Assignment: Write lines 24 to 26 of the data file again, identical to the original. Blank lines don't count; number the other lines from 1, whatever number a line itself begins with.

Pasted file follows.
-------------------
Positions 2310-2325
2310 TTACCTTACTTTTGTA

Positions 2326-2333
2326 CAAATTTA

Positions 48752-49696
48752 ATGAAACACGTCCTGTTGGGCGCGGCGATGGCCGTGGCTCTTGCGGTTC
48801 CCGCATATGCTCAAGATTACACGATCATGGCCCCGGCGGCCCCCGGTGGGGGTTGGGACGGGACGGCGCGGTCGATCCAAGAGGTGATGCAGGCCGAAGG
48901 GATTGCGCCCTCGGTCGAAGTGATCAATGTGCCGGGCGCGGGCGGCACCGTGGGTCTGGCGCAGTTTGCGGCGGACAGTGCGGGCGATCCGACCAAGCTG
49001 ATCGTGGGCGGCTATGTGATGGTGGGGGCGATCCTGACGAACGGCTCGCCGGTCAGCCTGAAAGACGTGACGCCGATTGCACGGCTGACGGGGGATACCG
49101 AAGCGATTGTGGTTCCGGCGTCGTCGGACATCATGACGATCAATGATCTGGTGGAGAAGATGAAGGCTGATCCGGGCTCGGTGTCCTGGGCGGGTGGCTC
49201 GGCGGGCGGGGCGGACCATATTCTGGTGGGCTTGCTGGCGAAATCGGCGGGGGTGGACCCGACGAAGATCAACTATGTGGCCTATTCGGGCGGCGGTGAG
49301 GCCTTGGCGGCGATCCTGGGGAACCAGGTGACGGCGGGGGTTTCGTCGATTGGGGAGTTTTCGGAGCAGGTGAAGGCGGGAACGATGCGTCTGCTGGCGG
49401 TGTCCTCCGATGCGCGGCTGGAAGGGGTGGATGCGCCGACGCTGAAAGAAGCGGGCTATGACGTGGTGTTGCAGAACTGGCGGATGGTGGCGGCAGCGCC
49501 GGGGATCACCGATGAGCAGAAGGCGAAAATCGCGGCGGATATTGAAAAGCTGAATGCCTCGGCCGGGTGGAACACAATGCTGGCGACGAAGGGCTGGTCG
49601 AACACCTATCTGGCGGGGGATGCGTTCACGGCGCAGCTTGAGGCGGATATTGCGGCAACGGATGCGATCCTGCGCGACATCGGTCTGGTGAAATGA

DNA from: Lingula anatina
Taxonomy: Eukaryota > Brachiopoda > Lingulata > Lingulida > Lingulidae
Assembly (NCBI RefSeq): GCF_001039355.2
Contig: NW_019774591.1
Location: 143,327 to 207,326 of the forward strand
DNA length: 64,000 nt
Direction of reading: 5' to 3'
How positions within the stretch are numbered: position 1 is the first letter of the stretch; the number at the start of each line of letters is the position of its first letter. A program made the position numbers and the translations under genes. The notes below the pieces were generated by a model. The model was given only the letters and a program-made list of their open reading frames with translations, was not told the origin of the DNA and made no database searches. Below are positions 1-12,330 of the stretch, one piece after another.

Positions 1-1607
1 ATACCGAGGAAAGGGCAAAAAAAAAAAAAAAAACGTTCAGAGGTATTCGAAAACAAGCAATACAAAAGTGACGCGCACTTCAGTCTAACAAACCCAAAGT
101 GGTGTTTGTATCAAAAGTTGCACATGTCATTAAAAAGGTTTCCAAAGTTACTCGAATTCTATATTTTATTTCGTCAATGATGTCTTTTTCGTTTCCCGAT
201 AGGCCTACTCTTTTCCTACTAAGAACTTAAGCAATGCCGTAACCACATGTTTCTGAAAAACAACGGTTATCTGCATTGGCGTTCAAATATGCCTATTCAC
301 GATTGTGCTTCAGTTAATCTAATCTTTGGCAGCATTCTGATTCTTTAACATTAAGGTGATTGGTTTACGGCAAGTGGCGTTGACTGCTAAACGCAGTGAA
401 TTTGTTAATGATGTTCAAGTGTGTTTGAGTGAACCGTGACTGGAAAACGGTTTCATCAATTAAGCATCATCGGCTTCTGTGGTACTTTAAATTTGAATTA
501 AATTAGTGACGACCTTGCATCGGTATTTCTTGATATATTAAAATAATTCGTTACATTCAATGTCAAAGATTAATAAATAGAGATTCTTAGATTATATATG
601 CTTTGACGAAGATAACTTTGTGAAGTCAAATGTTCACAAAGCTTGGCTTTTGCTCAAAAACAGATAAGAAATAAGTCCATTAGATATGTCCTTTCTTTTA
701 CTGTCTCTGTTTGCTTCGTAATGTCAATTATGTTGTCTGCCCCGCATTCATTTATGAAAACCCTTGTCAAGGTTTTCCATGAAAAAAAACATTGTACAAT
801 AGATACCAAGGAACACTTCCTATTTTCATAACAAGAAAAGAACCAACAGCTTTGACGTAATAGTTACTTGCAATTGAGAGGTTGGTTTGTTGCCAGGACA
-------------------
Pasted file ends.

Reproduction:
Positions 1-1607
1 ATACCGAGGAAAGGGCAAAAAAAAAAAAAAAAACGTTCAGAGGTATTCGAAAACAAGCAATACAAAAGTGACGCGCACTTCAGTCTAACAAACCCAAAGT
101 GGTGTTTGTATCAAAAGTTGCACATGTCATTAAAAAGGTTTCCAAAGTTACTCGAATTCTATATTTTATTTCGTCAATGATGTCTTTTTCGTTTCCCGAT